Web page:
Ron Schott is hosting the latest Accretionary Wedge. He is asking us to recall the most memorable/significant geologic event that we have directly experienced. I have lived my life in very geologically stable places so this topic may seem a bit odd as my first entry for the Accretionary Wedge. There has been some neo-tectonic activity with small earthquakes in Namibia and the Western Cape, South Africa, but I have not felt any. There was also apparently an earthquake near Cape Town in my first year at university. I didn't feel that one either. I have traipsed across active faults and volcanoes but fortunately non ruptured or erupted while I was there. The youngest volcano I've lived next to is Regenstein, on the outskirts of Windhoek, and that last erupted in the early tertiary (the only age I can find; Pirajno, 1994) and is extinct. When it comes to geologic hazards, I have lived a sheltered life.
My sister-in-common-law and her husband used to live in Christchurch. It was scary when we couldn't contact them during the 22-Feb-2011 earthquake. Fortunately they were ok, although, their office buildings have been either demolished or condemned. There was a slim chance that we would be spending this christmas in Christchurch. However, they moved the week before we arrived in New Zealand. They now live on the North Island and I am charged with keeping them abreast of volcanic developments. My Partner was in Christchurch for the boxing day earthquake 2010 and in Brisbane during the floods in January 2011 (he just missed the cyclone). Me? I was in nice, stable and politicians aside, non-crazy Southern Africa. Windhoek, Namibia to be precise. What could I possibly experience in Windhoek that would fit the guidelines of Accretionary Wedge #41?
Windhoek is supposed to have an average rainfall of about 350mm per year. Normally we are grateful for rain. We might even consider investigating the merits of rain-dancing. When Windhoek rivers flow many (most?) people in Windhoek go down to the banks to watch the standing waves go by and children play in the parts flowing slowly. Summer in Windhoek, you see, is usually hot and dry.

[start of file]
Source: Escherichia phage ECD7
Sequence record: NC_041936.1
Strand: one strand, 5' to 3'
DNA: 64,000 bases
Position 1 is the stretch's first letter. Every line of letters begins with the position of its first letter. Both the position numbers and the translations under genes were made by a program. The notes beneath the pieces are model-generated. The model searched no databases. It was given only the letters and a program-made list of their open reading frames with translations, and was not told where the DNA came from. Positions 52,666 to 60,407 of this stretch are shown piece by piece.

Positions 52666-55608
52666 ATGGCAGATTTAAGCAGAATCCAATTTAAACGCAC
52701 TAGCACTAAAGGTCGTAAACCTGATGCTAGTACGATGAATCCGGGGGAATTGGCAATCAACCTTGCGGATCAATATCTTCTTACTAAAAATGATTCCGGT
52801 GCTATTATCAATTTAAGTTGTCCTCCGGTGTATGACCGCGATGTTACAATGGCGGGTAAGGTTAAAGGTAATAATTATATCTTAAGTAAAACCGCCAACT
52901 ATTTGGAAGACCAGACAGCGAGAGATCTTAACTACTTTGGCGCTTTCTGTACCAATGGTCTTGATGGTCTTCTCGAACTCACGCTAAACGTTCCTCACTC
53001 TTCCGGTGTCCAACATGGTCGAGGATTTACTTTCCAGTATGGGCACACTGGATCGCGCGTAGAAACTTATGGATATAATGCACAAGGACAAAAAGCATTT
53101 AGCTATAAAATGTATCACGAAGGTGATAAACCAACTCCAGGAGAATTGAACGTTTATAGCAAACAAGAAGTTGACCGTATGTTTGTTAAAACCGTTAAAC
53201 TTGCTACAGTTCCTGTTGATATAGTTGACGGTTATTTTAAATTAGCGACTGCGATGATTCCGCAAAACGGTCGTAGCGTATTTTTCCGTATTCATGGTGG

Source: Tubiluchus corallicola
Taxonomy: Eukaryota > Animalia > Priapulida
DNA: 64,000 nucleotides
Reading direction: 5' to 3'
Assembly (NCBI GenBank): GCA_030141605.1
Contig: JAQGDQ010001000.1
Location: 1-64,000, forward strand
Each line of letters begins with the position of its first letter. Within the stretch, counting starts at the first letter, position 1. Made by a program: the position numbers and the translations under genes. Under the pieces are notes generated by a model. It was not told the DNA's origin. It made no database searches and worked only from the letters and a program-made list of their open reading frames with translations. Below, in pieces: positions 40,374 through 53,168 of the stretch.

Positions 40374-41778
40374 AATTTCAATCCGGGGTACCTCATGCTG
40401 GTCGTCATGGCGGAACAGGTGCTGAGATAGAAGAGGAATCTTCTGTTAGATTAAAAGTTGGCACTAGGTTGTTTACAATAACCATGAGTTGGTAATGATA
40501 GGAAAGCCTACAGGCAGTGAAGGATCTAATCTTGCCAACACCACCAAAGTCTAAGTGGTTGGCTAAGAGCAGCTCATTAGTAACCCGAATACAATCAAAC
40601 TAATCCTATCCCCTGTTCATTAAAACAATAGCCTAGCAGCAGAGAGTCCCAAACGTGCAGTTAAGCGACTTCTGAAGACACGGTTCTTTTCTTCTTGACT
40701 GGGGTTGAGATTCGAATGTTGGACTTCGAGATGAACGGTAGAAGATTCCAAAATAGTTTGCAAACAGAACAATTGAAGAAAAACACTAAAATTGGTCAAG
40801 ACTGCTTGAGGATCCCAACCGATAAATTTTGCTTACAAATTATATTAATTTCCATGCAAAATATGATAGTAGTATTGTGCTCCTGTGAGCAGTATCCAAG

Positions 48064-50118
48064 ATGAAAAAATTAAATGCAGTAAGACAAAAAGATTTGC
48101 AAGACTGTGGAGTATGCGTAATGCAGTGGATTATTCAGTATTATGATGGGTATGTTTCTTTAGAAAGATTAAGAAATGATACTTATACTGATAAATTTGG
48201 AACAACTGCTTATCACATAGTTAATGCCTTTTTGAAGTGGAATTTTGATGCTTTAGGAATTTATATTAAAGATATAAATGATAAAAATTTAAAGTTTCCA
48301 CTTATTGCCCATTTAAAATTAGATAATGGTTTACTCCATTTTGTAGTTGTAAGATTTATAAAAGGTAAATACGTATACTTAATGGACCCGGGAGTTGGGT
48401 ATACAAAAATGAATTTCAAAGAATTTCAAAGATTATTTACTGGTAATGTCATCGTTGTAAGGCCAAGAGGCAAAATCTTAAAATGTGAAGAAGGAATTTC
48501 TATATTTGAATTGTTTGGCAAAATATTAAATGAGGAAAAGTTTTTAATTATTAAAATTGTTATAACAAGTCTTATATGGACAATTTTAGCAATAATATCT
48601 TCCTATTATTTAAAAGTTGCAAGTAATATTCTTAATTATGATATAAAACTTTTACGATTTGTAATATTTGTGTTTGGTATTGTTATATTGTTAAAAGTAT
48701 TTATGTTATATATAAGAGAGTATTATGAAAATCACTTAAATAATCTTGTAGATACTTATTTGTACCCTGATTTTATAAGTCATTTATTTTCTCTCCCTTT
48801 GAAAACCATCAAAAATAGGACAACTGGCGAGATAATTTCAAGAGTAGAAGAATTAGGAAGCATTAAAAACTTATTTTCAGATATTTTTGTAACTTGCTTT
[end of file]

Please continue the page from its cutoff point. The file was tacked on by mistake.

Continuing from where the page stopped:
|The hills on the southern edge of Windhoek. December 2010|
|Not very green and not much grass to speak of. December 2010. Jill Russell |
(aka Jilly Bean) smiling at the camera
In January last year it was different. Last year we had 383.6mm of rain in January alone. By the start of winter Windhoek had had over 1000ml of rain! By the start of winter we were all rather damp and sick of rain. Our roads were full of pot-holes and in some cases washed away all together. There are three bridges, I know of, across the Klein Windhoek River, Windhoek's main river. The roads the river crosses tend to be added to its sediment load.
This unusual rainfall occurred across the country. There was flooding in the North. The Sesriem Canyon was full of water and Sossusvlei was flooded in the South. I spent a weekend in Henties Bay. It rained on our first night. Henties Bay is in the desert. Rivers in Windhoek and across Namibia were still flowing in May. Unheard of! Then in winter it actually snowed. Just a dusting in Windhoek and a bit heavier in the South. It last snowed in Namibia in about 1995.
|Exactly the same slope as the first picture. January 2011|
|The hills on the southern edge of Windhoek, January 2011|
And there you have it the most significant earth science related event I have experienced directly, to date. As for Windhoek? So far this summer has been business as usual, piping hot and dry, with all the people I know in Windhoek looking at the sky, searching for the welcome glint of a cloud.
Pirajno, F. 1994. Mineral resources of anorogenic alkaline complexes in Namibia: A review. Australian Journal of Earth Sciences, pp. 157-168.
More photos from Windoek. These are of Avis Dam on the eastern edge of the city.
|Avis Dam flood plain, Windhoek, December 2010|
|Avis Dam flood plain, Windhoek, January 2011|
|Rail bridge, and river feeding Avis Dam. Windhoek, beginning of January|
|River flowing into Avis Dam. Windhoek, 22 January 2011|